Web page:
The disciples came up and asked, ‘Why do you tell stories?’

He replied, ‘You’ve been given insight into God’s kingdom. You know how it works. Not everybody has this gift, this insight; it hasn’t been given to them. Whenever someone has a ready heart for this, the insights and understandings flow freely. But if there is no readiness, any trace of receptivity soon disappears. That’s why I tell stories: to create readiness, to nudge the people toward receptive insight.’
— Matthew writing about Jesus talking to the disciples

“Receptive insight” should be the goal of every expression.

I was at a writing conference designed to help write better copy for internet and radio advertising.  We went through several writing prompts to help hone our ability to state what needed to be said clearly and simply (not my strong suit).  My plan to honor the objective of the abbreviating exercise, was to use less, but bigger and more elaborate words… clearly missing the point.  I wasn’t the only one.  Finally, in a fit of frustration, the instructor punctuated his exasperation with, “Just say the damn thing!”.

I am reminded of that often when me or others overcomplicate.  My desire to say more and say it better (at least in my estimation) often counts clarity as a primary casualty.  By trying to make it more powerful or substantial, I actually intend the opposite.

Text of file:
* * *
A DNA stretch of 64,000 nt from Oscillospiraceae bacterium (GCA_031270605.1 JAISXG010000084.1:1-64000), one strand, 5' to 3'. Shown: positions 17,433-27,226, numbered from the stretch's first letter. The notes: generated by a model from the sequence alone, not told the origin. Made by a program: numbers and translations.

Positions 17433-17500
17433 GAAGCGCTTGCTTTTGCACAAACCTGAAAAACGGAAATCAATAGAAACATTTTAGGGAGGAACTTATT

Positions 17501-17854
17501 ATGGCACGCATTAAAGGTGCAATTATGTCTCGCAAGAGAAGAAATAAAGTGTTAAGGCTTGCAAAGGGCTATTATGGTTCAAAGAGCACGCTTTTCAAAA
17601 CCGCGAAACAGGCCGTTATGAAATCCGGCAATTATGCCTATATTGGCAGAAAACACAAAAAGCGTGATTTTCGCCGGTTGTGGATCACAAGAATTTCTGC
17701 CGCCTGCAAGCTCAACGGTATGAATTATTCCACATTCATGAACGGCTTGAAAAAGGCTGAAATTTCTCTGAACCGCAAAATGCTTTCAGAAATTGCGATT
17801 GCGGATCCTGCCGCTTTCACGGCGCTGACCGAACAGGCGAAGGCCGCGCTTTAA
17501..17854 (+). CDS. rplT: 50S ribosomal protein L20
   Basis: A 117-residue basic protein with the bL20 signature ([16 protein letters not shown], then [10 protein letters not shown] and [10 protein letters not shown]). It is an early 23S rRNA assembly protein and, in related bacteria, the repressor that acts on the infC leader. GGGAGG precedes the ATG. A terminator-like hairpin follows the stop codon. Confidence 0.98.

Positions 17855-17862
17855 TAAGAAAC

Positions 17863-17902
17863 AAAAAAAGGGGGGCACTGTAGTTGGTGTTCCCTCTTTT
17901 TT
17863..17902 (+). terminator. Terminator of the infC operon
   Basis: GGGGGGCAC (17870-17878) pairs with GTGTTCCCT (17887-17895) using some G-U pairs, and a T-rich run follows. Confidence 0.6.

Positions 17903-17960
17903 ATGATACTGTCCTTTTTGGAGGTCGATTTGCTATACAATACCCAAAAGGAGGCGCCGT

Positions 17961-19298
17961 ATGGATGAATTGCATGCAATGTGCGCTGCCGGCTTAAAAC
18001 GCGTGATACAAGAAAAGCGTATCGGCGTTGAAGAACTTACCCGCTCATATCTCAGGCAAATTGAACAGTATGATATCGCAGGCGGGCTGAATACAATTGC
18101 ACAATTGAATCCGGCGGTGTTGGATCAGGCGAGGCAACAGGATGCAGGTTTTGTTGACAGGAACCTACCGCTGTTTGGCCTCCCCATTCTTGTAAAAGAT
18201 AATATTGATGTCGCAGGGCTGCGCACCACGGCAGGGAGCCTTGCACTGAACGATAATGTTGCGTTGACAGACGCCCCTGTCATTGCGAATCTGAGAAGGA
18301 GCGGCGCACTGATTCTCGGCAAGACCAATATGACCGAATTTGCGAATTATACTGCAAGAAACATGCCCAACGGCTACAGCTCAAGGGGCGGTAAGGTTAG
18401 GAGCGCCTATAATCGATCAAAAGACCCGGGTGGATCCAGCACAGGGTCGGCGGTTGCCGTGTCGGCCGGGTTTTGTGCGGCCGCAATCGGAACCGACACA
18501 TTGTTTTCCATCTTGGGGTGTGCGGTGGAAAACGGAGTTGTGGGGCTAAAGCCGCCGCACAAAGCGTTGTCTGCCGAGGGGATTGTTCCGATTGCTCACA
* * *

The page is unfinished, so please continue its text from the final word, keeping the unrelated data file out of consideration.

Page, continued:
We’re incorporating a new methodology into our organizational coaching.  It is a execution/accountability tool that fits beautifully on top of the very comprehensive process we already use.  We see it as a real Godsend; the next in a series of beautifully complementary tools that the Father has illuminated for us at precisely the right time and in the right manner.  It is humbling to feel so guided and equipped.

We’re about to spend a couple of days formalizing the next steps in the evolution of our Our Father's Business (OFB) journey.  We’ll be revisiting basic things like core purpose.  It will be an interesting series of discussions.  Our very broad and grand aspirations for OFB have determined a fairly extensive purpose (or mission statement).

Our new execution/accountability methodologies align much more closely with the instructor of the writing course.  They have 8 rules they apply to writing a purpose statement:

  1. State it in 3-7 words.
  2. Write it in simple language.
  3. Make it big and bold.
  4. Give it an “aha” effect.
  5. Write it from the heart (as opposed to the mind).
  6. Make it involve everyone.
  7. Not about money.
  8. Make it bigger than a goal.

It is going to be a heck-of-a task for all the well intentioned and broad dreaming visionaries we will have in the room to say something in 3-7 words, but the evidence is mounting that “keeping it simple stupid” is not only a best business practice, it is the gospel.  Matthew goes on to write later on in what is now known as the 13th chapter of his account:

All Jesus did that day was tell stories—a long storytelling afternoon. His storytelling fulfilled the prophecy:

I will open my mouth and tell stories;

I will bring out into the open

things hidden since the world’s first day.
— Matthew quoting the 78th psalm

He told them simple stories because the complicated and intellectual expression of the truth through the law had kept the real treasure of the gospel hidden from them from the very first day.  He was God incarnate.  He came to unlock what was hidden and obscured.  We need to do the same.

Is your purpose or mission articulated and shared with those you lead?

Have you simplified and over communicated it enough for them to clearly understand?

Should we be surprised that they don’t embrace and embody it to the degree we would prefer?